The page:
This section is dedicated to the latest information on oral health topics, culled from authoritative sources such as the American Dental Association.
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Poor dental hygiene can cause a host of problems outside your mouth-including your heart. Medical research has uncovered a definitive link between heart disease and certain kinds of oral infections such as periodontal disease. Some have even suggested that gum disease may be as dangerous as or more dangerous than other factors such as tobacco use. A condition called chronic periodontitis, or persistent gum disease, has been linked to cardiovascular problems by medical researchers.
In short, infections and harmful bacteria in your mouth can spread through the bloodstream to your liver, which produces harmful proteins that can lead to systemic cardiac problems. That's why it is critical to practice good oral hygiene to keep infections at bay-this includes a daily regimen of brushing, flossing and rinsing.
In some cases, patients with compromised immune systems or who fear an infection from a dental procedure may take antibiotics before visiting the dentist.
It is possible for bacteria from your mouth to enter your bloodstream during a dental procedure in which tissues are cut or bleeding occurs. A healthy immune system will normally fight such bacteria before they result in an infection. However, certain cardiovascular conditions in patients with weakened hearts could be at risk for an infection or heart muscle inflammation (bacterial endocarditis) resulting from a dental procedure.
Patients with heart conditions (including weakened heart valves) are strongly advised to inform our office before undergoing any dental procedure. The proper antibiotic will prevent any unnecessary complications.
Dentistry Health Care That Works: Tobacco
The American Dental Association has long been a leader in the battle against tobacco-related disease, working to educate the public about the dangers inherent in tobacco use and encouraging dentists to help their patients break the cycle of addiction. The Association has continually strengthened and updated its tobacco policies as new scientific information has become available.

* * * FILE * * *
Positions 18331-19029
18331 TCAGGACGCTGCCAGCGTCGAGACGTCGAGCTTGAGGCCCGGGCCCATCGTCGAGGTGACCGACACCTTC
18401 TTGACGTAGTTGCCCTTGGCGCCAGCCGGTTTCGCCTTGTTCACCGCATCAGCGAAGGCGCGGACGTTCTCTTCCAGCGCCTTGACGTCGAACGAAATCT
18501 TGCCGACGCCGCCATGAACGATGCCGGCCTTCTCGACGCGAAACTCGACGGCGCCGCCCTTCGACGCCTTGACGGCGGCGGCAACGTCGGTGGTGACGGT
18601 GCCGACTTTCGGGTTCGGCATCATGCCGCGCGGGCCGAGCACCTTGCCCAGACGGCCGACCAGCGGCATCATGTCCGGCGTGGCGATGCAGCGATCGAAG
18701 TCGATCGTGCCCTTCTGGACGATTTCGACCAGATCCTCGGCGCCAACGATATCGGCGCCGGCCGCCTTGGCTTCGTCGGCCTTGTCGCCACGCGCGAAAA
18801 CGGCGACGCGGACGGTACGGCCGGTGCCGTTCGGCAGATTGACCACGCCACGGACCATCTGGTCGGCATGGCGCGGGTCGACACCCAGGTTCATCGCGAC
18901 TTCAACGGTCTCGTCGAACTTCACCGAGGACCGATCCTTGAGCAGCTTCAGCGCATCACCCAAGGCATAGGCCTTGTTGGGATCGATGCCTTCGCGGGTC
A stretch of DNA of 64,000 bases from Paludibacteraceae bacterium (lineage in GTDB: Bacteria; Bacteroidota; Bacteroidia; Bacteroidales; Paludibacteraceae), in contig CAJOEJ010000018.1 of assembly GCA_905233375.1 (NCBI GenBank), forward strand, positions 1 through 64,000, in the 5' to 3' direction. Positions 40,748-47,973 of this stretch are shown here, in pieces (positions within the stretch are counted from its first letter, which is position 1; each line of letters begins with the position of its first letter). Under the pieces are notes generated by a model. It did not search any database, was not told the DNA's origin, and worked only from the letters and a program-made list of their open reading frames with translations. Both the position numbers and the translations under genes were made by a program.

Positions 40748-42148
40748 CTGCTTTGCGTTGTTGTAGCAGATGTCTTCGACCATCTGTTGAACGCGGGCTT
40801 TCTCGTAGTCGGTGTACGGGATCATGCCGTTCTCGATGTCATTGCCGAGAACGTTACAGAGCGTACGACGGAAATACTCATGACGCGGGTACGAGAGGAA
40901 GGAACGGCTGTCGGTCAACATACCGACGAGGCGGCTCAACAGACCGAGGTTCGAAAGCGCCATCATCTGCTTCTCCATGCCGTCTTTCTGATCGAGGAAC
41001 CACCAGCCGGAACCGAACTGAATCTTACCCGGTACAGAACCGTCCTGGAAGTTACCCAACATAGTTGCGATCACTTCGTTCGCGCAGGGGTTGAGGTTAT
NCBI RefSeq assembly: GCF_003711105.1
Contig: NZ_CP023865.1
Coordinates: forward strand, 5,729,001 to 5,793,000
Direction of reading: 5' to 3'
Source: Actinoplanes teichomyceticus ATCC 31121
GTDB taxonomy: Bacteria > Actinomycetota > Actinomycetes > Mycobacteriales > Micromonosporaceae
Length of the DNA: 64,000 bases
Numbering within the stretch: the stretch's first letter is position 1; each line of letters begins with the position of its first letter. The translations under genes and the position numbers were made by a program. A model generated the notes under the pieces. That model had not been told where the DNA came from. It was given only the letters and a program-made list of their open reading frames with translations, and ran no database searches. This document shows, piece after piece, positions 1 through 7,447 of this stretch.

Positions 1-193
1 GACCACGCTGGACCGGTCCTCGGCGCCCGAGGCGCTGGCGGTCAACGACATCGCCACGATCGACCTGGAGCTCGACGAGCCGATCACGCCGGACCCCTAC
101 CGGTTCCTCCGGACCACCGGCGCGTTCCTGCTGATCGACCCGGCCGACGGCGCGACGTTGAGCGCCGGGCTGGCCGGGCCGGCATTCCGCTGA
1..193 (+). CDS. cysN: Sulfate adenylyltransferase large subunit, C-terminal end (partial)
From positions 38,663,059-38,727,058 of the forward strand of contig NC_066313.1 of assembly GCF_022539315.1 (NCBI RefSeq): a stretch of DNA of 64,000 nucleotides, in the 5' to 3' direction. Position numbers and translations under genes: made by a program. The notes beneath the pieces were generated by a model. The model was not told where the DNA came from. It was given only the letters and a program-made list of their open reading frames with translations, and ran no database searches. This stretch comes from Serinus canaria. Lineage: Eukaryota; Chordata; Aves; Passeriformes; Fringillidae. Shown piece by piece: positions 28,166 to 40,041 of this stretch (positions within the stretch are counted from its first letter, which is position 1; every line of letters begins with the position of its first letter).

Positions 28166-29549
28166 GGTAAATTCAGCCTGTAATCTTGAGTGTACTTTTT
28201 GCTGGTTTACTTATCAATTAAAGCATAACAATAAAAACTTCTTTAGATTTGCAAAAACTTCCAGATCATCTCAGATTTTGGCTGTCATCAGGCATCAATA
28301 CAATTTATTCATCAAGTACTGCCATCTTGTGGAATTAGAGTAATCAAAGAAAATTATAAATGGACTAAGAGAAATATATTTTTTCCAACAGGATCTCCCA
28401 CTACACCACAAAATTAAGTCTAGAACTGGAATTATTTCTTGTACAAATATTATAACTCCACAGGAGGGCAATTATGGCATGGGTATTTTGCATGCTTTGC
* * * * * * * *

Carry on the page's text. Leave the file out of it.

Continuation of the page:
Smoking and Implants
Recent studies have shown that there is a direct link between oral tissue and bones loss and smoking. Tooth loss and edentulism are more common in smokers than in non-smokers. In addition, people who smoke are more likely to develop severe periodontal disease.
The formation of deep mucosal pockets with inflammation of the peri-implant mucosa around dental implants is called peri-implantitis. Smokers treated with dental implants have a greater risk of developing peri-implantitis. This condition can lead to increased resorption of peri-implant bone. If left untreated, peri-implantitis can lead to implant failure. In a recent international study, smokers showed a higher score in bleeding index with greater peri-implant pocket depth and radiographically discernible bone resorption around the implant, particularly in the maxilla.
Many studies have shown that smoking can lead to higher rates of dental implant failure. In general, smoking cessation usually leads to improved periodontal health and a patient’s chance for successful implant acceptance.
When you are a child, your first loose tooth can be cause for celebration; when you are an adult, it definitely is not. Biting and chewing with a tooth that is not securely attached in its socket can be difficult or even painful — and any tooth that becomes loose is at risk of needing to be removed or, at worst, falling out. It's often possible to prevent that from happening, but quick action is required.